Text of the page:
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ItemPopulation-based studies In urologic cancerTa, Anthony Dinh ( 2019)Introduction Long-term data on cancer outcomes are frequently based on large series from single- or multi-institutional databases, and whilst study numbers may be large, the study population and outcomes are often not truly reflective of community practice. Furthermore, very few of these studies, especially in urologic oncology, include patients diagnosed and treated in Australia. Using a population-based cancer registry, we sought to evaluate long-term survival outcomes in men with prostate cancer treated with surgery in Victoria, and identify the clinicopathologic and sociodemographic factors that influenced survival. Furthermore, we sought to evaluate the practice patterns of management of renal cell carcinoma (RCC) in Victoria, and identify potential differences in management between metropolitan and regional areas. Methods All eligible cases were identified from the Victorian Cancer Registry (VCR). There is a statutory requirement that all diagnoses of invasive cancer, excluding non-melanoma skin cancer, be reported to the VCR. The Victorian Radical Prostatectomy Register (VRPR) is a whole of population series of men who underwent radical prostatectomy for the treatment of prostate cancer between 1995 and 2000 in Victoria. Eligible cases were identified from the VCR and relevant clinicopathologic data was obtained via medical record review. Follow-up PSA and death data were obtained via record-linkage to pathology laboratories and the Victorian Registry of Births, Deaths and Marriages. All cases of RCC diagnosed in Victoria between 1 January 2009 and 31 December 2009 and registered with the VCR were identified. Trained data managers extracted relevant data by retrospective review of medical records and pathology reports. Data extracted included: mode of presentation, diagnostic and staging investigations, clinical and pathological disease stage, socioeconomic data, first line treatment, enrolment in clinical trials, and provision of multidisciplinary care. Case residency was categorised as metropolitan or regional/rural based on the Department of Human Services Integrated Cancer Services regions. Results Between 1995-2000, 2154 men underwent radical prostatectomy in Victoria. During a median follow-up of 10.2 years, 74 men died from prostate cancer. In addition to Gleason score and pathological stage, symptomatic presentation was associated with increased prostate cancer-specific mortality (PCSM). After adjusting for stage and PSA, no difference in PCSM was found between men with Gleason = 6 and Gleason 3+4 = 7 (p=0.649). Men with Gleason 4+3 had significantly greater cumulative incidence of PCSM compared to men with Gleason 3+4 (SHR = 2.79, 95% CI 1.40 – 5.54, p = 0.003). 695 men experienced biochemical recurrence during follow-up, of which 82% occurred within 5 years of radical prostatectomy. Men with combined high Gleason sum (>4+3) and extra-prostatic (>pT3a) disease had substantially increased mortality rate with early biochemical recurrence (BCR), while those experiencing BCR after a longer interval had significantly lower mortality. Men with combined low Gleason sum (<3+4) and organ-confined disease (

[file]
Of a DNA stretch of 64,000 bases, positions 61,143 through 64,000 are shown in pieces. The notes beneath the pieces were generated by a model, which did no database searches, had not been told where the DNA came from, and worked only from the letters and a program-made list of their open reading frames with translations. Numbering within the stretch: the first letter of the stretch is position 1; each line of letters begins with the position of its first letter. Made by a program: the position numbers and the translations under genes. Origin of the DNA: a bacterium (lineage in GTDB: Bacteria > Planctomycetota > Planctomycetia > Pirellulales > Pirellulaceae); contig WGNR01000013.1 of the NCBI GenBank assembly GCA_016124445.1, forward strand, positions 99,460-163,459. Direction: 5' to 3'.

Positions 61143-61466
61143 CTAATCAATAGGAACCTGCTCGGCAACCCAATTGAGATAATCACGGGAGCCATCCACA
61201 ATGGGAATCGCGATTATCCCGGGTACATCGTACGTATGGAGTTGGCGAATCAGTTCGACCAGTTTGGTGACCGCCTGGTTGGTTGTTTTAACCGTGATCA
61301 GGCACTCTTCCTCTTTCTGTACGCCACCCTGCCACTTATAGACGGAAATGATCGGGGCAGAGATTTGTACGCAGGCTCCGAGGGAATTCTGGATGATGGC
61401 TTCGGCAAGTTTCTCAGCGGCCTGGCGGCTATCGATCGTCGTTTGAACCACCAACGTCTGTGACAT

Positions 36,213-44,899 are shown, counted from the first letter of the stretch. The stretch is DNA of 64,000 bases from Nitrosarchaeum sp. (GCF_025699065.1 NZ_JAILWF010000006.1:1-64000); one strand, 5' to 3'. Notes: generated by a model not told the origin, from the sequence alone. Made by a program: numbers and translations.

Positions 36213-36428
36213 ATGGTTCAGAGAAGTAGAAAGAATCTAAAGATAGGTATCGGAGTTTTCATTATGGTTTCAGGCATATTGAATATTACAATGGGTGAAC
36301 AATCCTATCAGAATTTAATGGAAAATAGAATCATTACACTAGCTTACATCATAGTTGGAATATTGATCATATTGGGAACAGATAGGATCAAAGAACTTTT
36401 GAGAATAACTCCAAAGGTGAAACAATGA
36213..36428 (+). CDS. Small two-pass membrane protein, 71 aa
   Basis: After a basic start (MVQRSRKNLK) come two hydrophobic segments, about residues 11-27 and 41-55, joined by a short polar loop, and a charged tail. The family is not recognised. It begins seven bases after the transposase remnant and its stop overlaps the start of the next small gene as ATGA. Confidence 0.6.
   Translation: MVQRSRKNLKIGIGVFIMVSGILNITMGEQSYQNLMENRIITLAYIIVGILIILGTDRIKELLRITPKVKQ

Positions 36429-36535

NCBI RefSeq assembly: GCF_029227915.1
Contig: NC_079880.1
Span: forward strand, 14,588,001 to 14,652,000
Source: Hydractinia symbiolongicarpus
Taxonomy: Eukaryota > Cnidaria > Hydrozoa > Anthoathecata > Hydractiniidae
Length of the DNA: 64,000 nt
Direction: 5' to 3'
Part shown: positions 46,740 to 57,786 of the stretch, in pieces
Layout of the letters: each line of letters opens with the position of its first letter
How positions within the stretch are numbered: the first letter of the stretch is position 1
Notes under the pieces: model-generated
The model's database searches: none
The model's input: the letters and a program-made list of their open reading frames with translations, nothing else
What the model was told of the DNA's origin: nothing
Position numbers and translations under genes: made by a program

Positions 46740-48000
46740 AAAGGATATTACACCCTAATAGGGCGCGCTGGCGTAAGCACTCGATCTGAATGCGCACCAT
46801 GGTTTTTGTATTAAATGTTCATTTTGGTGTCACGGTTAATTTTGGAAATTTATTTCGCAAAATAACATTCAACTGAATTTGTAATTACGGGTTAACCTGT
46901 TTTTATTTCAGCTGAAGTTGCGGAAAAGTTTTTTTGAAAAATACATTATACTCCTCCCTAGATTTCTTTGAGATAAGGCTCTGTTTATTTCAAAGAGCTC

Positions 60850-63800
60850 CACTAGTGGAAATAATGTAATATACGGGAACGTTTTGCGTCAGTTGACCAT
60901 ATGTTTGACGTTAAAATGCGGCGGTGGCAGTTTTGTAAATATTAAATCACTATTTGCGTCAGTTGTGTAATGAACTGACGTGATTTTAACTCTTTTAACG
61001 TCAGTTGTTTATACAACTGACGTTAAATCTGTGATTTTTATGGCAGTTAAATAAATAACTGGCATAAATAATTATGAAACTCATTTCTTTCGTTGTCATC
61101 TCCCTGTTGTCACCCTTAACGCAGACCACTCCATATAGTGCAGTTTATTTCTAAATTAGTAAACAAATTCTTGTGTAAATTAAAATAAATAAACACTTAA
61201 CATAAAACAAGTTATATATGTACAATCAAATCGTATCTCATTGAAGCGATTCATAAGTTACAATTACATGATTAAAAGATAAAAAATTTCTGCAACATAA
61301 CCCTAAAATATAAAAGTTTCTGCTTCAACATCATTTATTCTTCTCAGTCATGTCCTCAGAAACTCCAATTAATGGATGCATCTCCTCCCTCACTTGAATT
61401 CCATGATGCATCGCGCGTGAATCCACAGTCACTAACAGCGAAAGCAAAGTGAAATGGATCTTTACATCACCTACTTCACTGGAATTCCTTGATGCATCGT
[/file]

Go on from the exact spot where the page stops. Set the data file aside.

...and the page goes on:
ItemThe oncological outcomes of dose escalated radiotherapy and its impact on biochemical control and toxicity in men with prostate cancersChao, Michael Wan Tien ( 2019)Introduction: Radiation therapy (RT) for prostate cancer (PC) has steadily evolved over many years, with improvement in biochemical relapse free survival (bRFS). An association between overall survival and doses greater than or equal to 75.6 Gray in men with intermediate and high-risk PC has been reported in population-based studies. Contemporary RT techniques such as image guided radiotherapy, intensity modulated radiotherapy, and stereotactic body radiotherapy, has facilitate further dose escalation. Brachytherapy is an internal form of RT that also developed substantially and can be delivered in combination with external beam radiation therapy (EBRT). However, dose escalation can come with increased gastrointestinal (GI) toxicity and new devices such as rectum spacers have been developed to spare this critical normal structure. Methods: Our large prospective brachytherapy database, that I created, which included patients treated with low dose rate (LDR) and high dose rate (HDR) brachytherapy was interrogated to determine the long-term oncological outcomes. In addition, I was one of the first radiation oncologists in Australia to use a novel polyethylene glycol hydrogel rectal spacer and its iodinated counterpart. We were able to implement its use as a fiducial marker in the post-prostatectomy setting and its use as a tissue expander in the intact prostate for EBRT with or without high dose rate brachytherapy as well as in the post-prostatectomy setting. Results: I found that the use of LDR and HDR brachytherapy with or without EBRT to be safe and efficacious. The bRFS for LDR brachytherapy alone for low to intermediate risk PC was excellent as was its use in combination with EBRT for men with predominantly unfavorable intermediate risk PC. In addition, the use of HDR brachytherapy in combination with EBRT for men with intermediate and high-risk PC also yielded excellent bRFS comparable to any other series reported in the literature. I successfully introduced the use of hydrogel spacers into our practice with marked reduction in rectal volumes irradiated to high radiation doses which allowed appropriate dose escalation of EBRT with or without HDR brachytherapy. This has translated to a marked reduction in late GI toxicity. In addition, we also successfully used hydrogel spacers in the post-prostatectomy setting both as a spacer to allow for ultra-high dose radiation therapy and as a fiducial marker with hydrogel spacer in its iodinated form. Conclusion: Although the use of brachytherapy has declined in the last few years, our results confirm its outstanding efficacy in PC and as such we will continue to advocate for its use. We will continue to support a brachytherapy unit for the treatment of PC. In addition, my work on hydrogel spacers has resulted in its use as standard practice in all PC patients who require EBRT.